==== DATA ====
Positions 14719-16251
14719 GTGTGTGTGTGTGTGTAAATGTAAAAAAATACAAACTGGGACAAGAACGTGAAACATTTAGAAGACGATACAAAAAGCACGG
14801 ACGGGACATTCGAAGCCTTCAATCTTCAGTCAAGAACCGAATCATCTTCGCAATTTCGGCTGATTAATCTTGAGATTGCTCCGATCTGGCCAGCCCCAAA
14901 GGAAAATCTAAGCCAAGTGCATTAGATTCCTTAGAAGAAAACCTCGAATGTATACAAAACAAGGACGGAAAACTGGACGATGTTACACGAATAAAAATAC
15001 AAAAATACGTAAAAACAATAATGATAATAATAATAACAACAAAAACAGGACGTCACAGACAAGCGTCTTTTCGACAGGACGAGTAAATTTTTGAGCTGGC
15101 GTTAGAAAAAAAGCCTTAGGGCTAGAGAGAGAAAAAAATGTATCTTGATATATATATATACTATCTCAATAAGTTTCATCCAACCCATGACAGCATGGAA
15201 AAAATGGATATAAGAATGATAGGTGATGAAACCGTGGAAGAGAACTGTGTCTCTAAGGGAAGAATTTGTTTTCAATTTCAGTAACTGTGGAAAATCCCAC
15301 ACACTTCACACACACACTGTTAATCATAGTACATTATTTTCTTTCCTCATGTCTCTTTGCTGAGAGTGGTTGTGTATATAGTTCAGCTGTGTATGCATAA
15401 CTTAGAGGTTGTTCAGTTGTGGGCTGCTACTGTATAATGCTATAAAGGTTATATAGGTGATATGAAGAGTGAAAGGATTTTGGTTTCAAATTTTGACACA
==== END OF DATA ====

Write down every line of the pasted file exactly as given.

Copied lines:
Positions 14719-16251
14719 GTGTGTGTGTGTGTGTAAATGTAAAAAAATACAAACTGGGACAAGAACGTGAAACATTTAGAAGACGATACAAAAAGCACGG
14801 ACGGGACATTCGAAGCCTTCAATCTTCAGTCAAGAACCGAATCATCTTCGCAATTTCGGCTGATTAATCTTGAGATTGCTCCGATCTGGCCAGCCCCAAA
14901 GGAAAATCTAAGCCAAGTGCATTAGATTCCTTAGAAGAAAACCTCGAATGTATACAAAACAAGGACGGAAAACTGGACGATGTTACACGAATAAAAATAC
15001 AAAAATACGTAAAAACAATAATGATAATAATAATAACAACAAAAACAGGACGTCACAGACAAGCGTCTTTTCGACAGGACGAGTAAATTTTTGAGCTGGC
15101 GTTAGAAAAAAAGCCTTAGGGCTAGAGAGAGAAAAAAATGTATCTTGATATATATATATACTATCTCAATAAGTTTCATCCAACCCATGACAGCATGGAA
15201 AAAATGGATATAAGAATGATAGGTGATGAAACCGTGGAAGAGAACTGTGTCTCTAAGGGAAGAATTTGTTTTCAATTTCAGTAACTGTGGAAAATCCCAC
15301 ACACTTCACACACACACTGTTAATCATAGTACATTATTTTCTTTCCTCATGTCTCTTTGCTGAGAGTGGTTGTGTATATAGTTCAGCTGTGTATGCATAA
15401 CTTAGAGGTTGTTCAGTTGTGGGCTGCTACTGTATAATGCTATAAAGGTTATATAGGTGATATGAAGAGTGAAAGGATTTTGGTTTCAAATTTTGACACA